Disabled NHS staff are nearly twice as likely to face formal questions over their ability to do their job than their non-disabled colleagues, an NHS England report has revealed.
The annual workforce disability equality standard, published this week, found the figure of relative likelihood for disabled staff to enter capability processes had increased from 1.53 in 2020 to 1.94 in 2021. A figure of two would mean disabled staff were twice as likely to enter procedures as their non-disabled peers.
The report recommended trusts explore whether any staffing groups are disproportionately represented in their capability process and review their internal policies with regards to disability.
WDES warned the “very low” proportion of NHS staff entering capability processes meant care should be taken when making trust-level comparisons, but added that national comparisons and trends were “still applicable”.
For WDES’s purposes, capability refers to performance rather than ill-health. Results from 2019 were not quoted as trusts submitted data on this metric voluntarily during that year.
Disability declaration at senior levels
The report also found the percentage of staff who have recorded a disability on the NHS electronic staff record had increased from 3.4 per cent in 2020 to 3.7 per cent in 2021.
The number of executive board members with a declared disability has also increased from 28 in 2019 up to 61 in 2021. The 2021 figure is the equivalent of 3.7 per cent of executives.
However, analysis also found people were less likely to declare their disability status the higher their salary band – a trend “consistent across all three years of WDES reporting”.
The disability status is “unknown” – either because the person has indicated they “prefer not to say” or has not responded to the question in the ESR – for more than 20 per cent of the workforce, although this figure has fallen year-on-year.
More than half of trusts (59 per cent) have five or fewer staff with a declared disability in senior positions, including bands 8a and above, medical consultants and board members.
Analysis of disability declaration rates at senior levels found 12 trusts with no staff who were declared as disabled. However, further analysis of these trusts – which the report keeps anonymous – also found those with low levels of “unknown” declarations have higher levels of declarations at senior levels, which suggests they have an “inclusive culture”.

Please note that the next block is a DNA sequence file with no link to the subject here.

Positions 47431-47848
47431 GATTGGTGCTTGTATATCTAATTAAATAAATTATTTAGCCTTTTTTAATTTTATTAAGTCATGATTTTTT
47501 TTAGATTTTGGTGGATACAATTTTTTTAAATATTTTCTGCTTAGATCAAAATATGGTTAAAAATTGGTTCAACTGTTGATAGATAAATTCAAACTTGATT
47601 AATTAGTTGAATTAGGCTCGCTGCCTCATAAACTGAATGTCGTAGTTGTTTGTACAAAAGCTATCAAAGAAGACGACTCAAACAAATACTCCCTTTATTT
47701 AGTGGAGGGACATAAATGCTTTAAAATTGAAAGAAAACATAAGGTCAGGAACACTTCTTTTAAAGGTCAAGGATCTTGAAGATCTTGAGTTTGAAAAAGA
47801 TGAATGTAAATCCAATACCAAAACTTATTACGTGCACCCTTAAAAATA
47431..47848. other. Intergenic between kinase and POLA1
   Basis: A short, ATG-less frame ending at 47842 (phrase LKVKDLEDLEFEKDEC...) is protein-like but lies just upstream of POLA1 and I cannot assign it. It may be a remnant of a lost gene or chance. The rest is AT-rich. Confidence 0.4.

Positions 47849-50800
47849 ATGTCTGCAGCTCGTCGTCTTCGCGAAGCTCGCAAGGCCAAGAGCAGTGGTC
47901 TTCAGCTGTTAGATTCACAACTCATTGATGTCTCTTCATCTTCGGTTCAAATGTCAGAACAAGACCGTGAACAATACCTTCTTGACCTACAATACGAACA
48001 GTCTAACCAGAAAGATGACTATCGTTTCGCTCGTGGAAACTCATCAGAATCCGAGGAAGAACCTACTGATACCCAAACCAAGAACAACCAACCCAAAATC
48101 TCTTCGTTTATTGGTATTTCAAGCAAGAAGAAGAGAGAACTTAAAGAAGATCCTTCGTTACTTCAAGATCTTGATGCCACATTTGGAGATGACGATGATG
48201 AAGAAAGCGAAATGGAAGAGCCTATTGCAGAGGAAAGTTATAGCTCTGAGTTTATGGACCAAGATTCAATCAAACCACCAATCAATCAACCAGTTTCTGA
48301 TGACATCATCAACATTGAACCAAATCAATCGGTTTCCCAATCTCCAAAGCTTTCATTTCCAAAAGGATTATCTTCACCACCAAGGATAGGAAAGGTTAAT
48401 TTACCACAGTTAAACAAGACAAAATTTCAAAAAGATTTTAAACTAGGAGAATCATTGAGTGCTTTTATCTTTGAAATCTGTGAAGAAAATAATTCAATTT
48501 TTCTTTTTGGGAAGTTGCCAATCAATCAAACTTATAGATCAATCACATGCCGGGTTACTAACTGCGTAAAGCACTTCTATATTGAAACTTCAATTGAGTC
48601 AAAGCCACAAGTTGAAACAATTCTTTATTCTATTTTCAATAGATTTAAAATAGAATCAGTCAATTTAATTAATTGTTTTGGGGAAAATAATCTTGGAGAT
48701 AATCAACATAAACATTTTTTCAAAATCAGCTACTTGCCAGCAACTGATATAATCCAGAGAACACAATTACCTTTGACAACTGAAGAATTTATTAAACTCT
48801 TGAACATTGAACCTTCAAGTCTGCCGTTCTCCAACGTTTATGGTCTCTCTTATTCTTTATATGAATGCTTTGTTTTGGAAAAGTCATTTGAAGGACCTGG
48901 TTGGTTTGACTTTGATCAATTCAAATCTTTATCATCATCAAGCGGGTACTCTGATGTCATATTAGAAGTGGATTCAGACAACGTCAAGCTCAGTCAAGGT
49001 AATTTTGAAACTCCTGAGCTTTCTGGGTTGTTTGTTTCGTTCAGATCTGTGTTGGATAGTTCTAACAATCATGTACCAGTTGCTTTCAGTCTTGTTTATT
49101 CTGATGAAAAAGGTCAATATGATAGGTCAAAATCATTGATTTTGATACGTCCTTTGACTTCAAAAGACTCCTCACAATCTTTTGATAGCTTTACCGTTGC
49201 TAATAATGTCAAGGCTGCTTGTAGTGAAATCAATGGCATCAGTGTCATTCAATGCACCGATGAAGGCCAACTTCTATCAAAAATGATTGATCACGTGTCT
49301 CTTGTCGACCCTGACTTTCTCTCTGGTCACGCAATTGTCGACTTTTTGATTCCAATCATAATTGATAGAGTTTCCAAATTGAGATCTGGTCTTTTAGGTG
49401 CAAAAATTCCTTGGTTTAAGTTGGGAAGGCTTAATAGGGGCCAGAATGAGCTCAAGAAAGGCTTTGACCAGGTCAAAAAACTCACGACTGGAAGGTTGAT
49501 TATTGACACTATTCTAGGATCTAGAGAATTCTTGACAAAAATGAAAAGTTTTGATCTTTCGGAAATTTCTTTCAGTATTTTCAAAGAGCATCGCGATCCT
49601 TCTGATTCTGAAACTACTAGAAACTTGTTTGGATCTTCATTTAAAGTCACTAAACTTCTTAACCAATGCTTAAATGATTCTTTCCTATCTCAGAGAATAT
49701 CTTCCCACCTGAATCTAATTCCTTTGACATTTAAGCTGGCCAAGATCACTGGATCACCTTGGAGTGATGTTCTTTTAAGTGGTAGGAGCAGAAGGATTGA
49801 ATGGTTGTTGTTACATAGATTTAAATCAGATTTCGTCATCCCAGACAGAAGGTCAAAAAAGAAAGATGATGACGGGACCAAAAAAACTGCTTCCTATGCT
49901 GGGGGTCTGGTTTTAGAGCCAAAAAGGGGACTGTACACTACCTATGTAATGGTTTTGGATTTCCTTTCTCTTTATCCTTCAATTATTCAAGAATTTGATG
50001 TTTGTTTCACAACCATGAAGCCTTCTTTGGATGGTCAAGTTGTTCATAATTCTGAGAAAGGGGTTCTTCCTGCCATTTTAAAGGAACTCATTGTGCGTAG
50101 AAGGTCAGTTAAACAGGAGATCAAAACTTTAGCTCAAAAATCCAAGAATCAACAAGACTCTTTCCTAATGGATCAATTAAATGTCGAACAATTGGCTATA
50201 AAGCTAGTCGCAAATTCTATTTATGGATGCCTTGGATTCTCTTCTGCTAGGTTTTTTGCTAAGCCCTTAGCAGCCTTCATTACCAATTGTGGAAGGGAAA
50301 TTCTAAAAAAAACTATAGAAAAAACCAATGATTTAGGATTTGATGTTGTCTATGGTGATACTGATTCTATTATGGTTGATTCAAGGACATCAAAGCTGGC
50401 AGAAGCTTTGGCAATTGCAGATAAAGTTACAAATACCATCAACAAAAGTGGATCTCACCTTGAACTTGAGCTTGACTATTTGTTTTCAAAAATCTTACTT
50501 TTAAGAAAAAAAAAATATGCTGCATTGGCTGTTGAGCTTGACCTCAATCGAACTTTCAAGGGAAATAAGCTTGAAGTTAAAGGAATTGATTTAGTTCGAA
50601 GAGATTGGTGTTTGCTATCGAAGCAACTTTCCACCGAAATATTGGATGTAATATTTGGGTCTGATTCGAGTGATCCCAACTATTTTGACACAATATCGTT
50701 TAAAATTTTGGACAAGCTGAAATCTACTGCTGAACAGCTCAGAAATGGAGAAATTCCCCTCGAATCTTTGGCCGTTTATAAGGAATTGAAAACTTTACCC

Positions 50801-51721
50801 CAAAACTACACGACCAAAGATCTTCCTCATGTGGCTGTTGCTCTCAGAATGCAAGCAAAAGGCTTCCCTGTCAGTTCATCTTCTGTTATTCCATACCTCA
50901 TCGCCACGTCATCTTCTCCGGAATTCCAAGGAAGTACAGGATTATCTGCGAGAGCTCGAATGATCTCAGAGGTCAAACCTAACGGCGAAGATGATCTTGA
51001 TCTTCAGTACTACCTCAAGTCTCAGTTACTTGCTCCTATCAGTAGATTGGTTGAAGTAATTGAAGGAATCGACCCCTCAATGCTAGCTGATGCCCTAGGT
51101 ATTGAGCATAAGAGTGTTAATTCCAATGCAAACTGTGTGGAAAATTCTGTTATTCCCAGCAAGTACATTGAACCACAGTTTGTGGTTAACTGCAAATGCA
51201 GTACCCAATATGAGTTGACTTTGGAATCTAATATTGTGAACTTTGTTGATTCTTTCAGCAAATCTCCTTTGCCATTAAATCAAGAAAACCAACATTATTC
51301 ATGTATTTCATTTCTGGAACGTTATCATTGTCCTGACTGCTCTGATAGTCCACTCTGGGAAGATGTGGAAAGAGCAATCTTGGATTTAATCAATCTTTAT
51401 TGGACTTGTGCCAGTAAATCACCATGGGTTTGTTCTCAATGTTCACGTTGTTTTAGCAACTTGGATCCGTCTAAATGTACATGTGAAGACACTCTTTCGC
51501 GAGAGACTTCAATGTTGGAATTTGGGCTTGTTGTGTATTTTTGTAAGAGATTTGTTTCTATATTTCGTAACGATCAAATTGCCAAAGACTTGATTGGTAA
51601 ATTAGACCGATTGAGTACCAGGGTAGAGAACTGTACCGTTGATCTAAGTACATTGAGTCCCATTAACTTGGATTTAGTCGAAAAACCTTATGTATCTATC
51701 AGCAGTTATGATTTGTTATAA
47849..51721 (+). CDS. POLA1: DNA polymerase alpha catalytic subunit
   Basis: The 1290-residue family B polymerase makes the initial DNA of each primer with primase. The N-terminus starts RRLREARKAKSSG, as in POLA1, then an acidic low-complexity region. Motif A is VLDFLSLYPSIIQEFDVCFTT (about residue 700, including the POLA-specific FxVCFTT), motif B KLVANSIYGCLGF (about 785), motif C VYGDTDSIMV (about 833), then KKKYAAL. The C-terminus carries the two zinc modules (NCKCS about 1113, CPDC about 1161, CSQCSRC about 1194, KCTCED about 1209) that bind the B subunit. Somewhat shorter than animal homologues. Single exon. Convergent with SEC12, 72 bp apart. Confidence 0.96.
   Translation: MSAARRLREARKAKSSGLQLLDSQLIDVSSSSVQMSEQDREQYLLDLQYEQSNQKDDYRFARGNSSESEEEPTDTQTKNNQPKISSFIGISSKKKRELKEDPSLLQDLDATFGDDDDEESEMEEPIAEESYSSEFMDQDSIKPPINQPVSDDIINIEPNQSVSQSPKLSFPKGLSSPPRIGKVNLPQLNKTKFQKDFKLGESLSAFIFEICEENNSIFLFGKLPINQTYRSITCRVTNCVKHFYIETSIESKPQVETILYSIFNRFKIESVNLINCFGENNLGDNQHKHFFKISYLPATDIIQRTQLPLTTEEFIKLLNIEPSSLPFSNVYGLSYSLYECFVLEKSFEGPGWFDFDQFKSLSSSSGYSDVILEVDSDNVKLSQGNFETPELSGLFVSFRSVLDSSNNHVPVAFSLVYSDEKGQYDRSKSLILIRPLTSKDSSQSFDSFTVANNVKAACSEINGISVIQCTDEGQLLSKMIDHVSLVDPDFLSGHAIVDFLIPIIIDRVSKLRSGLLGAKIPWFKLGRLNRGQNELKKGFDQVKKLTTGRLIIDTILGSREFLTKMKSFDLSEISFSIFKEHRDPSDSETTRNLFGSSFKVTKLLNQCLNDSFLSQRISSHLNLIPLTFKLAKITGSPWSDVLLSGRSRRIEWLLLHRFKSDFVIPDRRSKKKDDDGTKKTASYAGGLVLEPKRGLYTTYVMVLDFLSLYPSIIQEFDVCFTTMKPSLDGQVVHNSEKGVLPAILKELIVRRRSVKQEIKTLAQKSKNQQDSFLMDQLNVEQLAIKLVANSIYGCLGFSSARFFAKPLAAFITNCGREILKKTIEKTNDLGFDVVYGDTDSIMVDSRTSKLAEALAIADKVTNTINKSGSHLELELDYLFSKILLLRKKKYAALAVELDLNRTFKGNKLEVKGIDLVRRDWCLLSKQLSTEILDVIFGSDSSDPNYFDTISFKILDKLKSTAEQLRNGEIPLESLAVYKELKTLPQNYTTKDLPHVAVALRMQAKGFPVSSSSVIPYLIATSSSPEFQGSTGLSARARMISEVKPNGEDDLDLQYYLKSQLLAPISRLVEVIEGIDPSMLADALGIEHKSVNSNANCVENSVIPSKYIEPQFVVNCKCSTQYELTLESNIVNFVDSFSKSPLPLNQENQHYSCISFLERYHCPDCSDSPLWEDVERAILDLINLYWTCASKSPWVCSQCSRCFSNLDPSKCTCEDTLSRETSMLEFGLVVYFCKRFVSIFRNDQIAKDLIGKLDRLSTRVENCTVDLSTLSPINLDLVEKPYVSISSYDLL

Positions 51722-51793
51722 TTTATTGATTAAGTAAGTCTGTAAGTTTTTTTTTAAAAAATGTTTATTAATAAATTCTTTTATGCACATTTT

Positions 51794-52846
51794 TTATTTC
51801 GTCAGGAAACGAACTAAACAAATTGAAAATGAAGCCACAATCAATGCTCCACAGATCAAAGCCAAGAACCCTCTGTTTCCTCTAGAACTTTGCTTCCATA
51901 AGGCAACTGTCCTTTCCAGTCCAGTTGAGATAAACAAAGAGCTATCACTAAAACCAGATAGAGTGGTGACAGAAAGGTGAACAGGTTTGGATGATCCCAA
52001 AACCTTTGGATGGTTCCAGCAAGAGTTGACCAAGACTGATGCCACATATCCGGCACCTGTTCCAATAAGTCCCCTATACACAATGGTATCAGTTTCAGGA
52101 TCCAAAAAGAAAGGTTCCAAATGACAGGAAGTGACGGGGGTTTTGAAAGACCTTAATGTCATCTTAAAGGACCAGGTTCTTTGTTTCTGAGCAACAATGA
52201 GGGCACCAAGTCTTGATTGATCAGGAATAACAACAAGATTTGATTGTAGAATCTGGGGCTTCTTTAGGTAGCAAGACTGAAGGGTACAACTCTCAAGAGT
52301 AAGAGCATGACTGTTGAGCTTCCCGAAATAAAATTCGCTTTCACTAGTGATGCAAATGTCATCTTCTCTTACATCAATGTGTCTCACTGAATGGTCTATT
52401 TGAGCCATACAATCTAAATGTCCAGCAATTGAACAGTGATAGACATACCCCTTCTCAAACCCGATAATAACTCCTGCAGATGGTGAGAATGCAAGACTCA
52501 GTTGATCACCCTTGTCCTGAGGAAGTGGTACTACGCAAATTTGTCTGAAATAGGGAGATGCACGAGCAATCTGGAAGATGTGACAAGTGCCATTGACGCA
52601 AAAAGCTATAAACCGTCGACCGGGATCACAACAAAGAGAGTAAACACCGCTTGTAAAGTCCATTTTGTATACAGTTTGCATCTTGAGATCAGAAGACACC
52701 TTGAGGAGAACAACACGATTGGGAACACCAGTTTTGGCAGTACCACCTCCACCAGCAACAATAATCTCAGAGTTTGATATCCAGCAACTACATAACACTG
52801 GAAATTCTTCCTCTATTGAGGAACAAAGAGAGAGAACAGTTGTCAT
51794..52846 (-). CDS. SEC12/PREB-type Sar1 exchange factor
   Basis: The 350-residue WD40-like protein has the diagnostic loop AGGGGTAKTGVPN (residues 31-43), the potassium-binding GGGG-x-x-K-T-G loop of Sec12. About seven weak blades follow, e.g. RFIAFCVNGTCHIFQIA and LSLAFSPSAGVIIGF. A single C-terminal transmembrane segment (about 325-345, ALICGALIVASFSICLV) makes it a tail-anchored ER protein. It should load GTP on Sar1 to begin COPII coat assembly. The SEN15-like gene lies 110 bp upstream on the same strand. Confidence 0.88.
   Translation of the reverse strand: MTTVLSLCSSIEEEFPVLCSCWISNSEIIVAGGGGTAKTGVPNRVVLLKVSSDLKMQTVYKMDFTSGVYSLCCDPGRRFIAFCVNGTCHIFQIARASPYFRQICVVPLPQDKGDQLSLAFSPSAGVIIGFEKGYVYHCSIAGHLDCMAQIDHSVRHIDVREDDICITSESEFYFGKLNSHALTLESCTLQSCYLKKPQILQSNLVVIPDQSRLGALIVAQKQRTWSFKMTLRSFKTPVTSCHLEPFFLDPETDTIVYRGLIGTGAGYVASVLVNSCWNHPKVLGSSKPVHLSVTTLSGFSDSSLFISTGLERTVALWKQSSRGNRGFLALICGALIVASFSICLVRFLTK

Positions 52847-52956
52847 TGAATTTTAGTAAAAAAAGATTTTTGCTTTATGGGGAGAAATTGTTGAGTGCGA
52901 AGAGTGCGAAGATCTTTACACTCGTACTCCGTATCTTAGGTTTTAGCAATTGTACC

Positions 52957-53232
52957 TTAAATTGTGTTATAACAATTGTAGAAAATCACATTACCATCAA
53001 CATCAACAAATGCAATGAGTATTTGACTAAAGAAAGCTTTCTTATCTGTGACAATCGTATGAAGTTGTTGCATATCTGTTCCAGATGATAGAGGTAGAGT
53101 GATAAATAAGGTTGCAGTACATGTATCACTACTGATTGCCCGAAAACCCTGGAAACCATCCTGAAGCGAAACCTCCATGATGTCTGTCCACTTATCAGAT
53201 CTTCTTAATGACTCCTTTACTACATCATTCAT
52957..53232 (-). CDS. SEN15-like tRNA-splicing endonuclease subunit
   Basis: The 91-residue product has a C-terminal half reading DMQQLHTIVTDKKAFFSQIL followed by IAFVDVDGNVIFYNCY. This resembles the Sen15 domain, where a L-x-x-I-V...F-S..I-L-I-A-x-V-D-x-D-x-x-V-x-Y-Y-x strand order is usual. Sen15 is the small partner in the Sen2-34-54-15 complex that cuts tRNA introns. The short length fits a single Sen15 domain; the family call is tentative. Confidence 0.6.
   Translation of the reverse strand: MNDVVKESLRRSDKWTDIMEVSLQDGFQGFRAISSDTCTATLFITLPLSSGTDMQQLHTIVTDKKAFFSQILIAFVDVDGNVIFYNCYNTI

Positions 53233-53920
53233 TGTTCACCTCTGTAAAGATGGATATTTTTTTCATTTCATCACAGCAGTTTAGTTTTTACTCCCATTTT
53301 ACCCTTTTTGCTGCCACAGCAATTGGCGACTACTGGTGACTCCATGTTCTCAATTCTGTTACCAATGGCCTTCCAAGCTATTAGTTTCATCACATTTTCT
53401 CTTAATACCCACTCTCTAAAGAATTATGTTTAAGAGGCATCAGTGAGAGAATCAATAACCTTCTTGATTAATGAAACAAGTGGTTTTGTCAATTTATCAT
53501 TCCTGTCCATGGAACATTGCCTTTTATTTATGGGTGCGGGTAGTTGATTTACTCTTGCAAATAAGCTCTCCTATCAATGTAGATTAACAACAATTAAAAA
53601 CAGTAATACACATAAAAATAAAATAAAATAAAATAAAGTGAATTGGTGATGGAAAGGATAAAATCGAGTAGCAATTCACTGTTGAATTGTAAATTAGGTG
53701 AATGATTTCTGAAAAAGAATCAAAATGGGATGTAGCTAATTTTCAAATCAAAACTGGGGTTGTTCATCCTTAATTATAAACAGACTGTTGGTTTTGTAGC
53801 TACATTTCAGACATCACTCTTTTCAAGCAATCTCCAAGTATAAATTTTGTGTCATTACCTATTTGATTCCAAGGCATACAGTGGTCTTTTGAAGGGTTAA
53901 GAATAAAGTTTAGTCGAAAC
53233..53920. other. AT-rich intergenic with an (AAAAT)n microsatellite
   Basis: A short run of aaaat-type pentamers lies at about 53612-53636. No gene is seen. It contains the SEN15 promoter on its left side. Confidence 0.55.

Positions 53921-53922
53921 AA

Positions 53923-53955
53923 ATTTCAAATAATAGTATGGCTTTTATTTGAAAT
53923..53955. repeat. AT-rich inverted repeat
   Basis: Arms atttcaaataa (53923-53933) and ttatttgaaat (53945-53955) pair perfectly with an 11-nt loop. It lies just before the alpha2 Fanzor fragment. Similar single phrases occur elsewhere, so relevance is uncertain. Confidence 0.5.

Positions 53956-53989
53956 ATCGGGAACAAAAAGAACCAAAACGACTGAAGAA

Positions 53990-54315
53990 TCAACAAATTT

Among its recommendations, the WDES report urged trusts to set an organisation-wide disability declaration target of at least 4 per cent in 2022 and closer to 20 per cent – the proportion of staff who have a declared disability or long-term condition in the NHS staff survey – “in the longer term”.
Christine Rivers, head of the NHS’s WDES, called the yearly increase in the number of disabled people holding senior management roles “encouraging”.
She added: “To deliver the ambitious improvements in care set out in our [NHS] long-term plan, the NHS has to make the most of the talent, expertise and skill of every member of staff.
“It is crucial that hospitals and other local employers make the changes needed for the NHS to become an exemplar employer for people with a disability.”
Em Wilkinson-Brice, NHSE’s acting chief people officer, said: “The findings detailed in this report will help to inform future strategic development of the WDES and the actions that will be taken in 2022… we will continue to work tirelessly to ensure all staff are treated in accordance with our NHS values.”